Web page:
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Norwegian Prog Metal Gods Enslaved were Never Satanic, but Always Chaotic

Guitarist Ivar Bjørnson talks Spotify, declines to hail Satan, and looks back on the now-legendary band he helped start at age 13.

Photo by Thor Broedreskift

Since 1991, Norway’s Enslaved has been making some of the most creative and transformative black metal out there. While the band’s lineup and sound have changed over the years, they’ve remained firm and constant in their growth since 2004, with the founding duo of Grutle Kjellson and Ivar Bjørnson remaining intact. This year saw the release of In Times, the band's 13th album, and several high-profile tours—Enslaved have always been a hard-working band, and have turned into veritable road dogs. Come March, they'll celebrate their 25th anniversary with a series of blowout shows in London, and they'd just come off a North American tour with Between the Buried and Me when Noisey gave guitarist Bjørnson a ring.


Bjørnson attributes a great deal of the band's survival and continued success to their porous approach to genre, telling Noisey, "We’re not as bound up in musical identity as the genre-centric mentality. You find traces of it in every genre, you have black and death metal purists. I guess that’s becoming more of a minority of listeners who are identifying themselves by musical 'purity.' The rest of us seem to identify more with the whole exploration of music. It’s more like the 70s when you go to the record store and look for new arrivals and look and see who’s producing what and who’s naming other bands and you find things that are different genres but are related."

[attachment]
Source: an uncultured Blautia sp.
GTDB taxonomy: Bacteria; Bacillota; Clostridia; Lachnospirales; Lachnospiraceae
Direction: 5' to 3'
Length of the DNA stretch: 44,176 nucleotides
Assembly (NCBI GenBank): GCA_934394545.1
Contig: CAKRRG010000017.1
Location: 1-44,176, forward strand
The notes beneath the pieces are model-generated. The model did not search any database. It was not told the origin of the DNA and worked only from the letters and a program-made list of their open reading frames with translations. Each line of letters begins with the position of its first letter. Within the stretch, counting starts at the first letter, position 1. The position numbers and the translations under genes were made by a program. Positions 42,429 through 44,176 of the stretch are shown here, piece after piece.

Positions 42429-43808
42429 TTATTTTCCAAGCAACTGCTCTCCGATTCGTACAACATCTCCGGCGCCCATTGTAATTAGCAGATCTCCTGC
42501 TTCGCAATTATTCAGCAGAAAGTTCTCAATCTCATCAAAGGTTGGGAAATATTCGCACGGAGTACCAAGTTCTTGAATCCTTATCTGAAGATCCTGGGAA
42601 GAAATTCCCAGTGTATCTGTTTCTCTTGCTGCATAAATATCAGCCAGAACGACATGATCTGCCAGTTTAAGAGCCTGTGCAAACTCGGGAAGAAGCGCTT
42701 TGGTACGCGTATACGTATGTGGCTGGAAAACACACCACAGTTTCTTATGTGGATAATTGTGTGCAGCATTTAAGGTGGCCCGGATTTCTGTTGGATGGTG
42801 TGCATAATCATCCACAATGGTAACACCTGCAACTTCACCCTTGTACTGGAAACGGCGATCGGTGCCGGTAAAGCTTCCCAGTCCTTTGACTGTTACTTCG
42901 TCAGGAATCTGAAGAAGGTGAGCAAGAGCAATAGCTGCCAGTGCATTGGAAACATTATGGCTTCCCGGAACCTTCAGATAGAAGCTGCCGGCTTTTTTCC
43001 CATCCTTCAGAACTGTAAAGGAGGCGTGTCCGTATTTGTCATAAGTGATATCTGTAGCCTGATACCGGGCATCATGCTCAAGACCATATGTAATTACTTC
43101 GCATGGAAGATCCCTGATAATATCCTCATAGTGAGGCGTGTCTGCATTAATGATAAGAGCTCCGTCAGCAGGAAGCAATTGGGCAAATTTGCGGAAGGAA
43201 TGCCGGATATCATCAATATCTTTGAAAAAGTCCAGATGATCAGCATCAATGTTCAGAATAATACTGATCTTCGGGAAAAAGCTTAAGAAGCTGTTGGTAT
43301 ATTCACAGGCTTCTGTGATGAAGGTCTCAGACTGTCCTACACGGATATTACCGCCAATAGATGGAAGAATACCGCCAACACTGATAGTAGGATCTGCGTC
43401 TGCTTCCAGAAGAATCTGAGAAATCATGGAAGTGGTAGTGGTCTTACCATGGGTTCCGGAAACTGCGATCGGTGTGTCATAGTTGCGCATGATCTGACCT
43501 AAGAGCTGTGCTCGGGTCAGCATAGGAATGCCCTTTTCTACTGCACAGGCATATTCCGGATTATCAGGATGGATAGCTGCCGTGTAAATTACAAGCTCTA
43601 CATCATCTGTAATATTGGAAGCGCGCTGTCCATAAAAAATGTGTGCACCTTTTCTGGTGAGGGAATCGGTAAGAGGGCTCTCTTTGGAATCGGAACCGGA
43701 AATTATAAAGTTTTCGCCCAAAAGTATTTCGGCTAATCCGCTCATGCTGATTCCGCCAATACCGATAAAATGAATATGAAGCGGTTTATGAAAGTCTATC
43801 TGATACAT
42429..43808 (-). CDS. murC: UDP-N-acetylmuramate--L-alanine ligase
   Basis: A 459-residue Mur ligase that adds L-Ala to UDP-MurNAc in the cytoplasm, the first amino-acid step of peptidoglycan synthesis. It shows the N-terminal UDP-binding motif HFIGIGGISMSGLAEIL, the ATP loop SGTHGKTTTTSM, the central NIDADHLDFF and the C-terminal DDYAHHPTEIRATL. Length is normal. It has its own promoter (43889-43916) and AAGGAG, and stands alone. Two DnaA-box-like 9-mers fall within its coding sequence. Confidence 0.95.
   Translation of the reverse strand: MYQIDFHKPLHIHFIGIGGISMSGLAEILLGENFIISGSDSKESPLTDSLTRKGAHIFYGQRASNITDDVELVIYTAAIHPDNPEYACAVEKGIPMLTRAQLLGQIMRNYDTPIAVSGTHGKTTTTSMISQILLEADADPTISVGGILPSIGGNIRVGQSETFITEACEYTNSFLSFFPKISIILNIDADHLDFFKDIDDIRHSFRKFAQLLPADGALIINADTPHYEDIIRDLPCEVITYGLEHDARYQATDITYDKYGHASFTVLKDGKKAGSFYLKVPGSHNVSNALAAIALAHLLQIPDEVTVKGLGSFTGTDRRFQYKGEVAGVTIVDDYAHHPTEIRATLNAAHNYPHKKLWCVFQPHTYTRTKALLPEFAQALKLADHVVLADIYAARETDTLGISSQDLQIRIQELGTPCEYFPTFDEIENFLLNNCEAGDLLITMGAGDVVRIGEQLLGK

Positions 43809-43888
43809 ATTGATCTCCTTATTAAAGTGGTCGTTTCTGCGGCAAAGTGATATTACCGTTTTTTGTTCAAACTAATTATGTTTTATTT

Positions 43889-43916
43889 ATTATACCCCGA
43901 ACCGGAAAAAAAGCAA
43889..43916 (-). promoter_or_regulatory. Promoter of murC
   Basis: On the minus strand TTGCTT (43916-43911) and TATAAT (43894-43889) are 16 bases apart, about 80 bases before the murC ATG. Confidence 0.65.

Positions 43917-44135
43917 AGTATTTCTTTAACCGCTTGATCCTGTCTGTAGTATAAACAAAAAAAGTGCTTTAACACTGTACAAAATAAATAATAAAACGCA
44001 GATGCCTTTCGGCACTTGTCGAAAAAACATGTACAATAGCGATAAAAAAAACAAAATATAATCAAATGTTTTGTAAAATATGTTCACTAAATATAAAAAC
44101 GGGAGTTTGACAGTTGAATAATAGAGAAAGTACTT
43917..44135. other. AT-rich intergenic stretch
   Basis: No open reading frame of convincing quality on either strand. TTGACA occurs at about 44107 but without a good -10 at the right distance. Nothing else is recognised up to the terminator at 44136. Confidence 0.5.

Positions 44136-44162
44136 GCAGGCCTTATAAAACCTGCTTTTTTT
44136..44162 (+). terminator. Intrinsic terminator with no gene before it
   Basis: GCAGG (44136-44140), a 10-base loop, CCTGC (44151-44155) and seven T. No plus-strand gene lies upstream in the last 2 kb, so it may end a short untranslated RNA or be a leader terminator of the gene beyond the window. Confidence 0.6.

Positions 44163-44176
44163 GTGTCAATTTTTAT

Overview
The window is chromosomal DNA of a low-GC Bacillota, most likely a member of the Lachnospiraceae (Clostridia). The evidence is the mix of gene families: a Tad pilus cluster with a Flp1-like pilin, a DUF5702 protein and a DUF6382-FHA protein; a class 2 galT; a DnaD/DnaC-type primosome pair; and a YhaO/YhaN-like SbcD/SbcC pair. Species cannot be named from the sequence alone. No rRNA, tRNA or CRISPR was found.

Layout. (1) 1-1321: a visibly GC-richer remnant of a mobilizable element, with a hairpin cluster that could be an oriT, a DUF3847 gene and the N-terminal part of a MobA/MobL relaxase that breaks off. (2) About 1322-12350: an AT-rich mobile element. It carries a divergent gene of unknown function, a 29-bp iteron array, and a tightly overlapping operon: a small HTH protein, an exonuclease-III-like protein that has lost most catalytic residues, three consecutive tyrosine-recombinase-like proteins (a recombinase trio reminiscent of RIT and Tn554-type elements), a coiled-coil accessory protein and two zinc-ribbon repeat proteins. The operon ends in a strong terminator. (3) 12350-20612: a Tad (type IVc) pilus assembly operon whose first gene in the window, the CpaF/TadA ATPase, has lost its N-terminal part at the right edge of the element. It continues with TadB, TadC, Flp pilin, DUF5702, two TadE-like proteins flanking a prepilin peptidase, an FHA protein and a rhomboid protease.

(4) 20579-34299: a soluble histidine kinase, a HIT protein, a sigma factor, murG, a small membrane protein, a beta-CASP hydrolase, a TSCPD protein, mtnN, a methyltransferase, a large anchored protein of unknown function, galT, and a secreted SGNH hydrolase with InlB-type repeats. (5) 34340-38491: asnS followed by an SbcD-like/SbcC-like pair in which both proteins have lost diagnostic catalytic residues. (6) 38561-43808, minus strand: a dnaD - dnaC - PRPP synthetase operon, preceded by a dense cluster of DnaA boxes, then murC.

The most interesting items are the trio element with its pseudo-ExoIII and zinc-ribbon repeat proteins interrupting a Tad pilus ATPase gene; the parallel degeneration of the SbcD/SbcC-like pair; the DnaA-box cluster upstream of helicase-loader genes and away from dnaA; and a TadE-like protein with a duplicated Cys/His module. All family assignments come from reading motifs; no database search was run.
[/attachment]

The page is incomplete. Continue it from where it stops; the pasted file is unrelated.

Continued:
Noisey: This tour wrapped up a couple of weeks ago. How did North America treat you this time around?
Ivar Bjørnson: It’s been great, it’s been a different tour which is exactly what we want: the challenge of playing in front of new people. People are coming up to get our merch and we’re seeing it on our social media. We’ll probably see them on the next round when we’re headlining again. We probably surprised a few of the kids out there.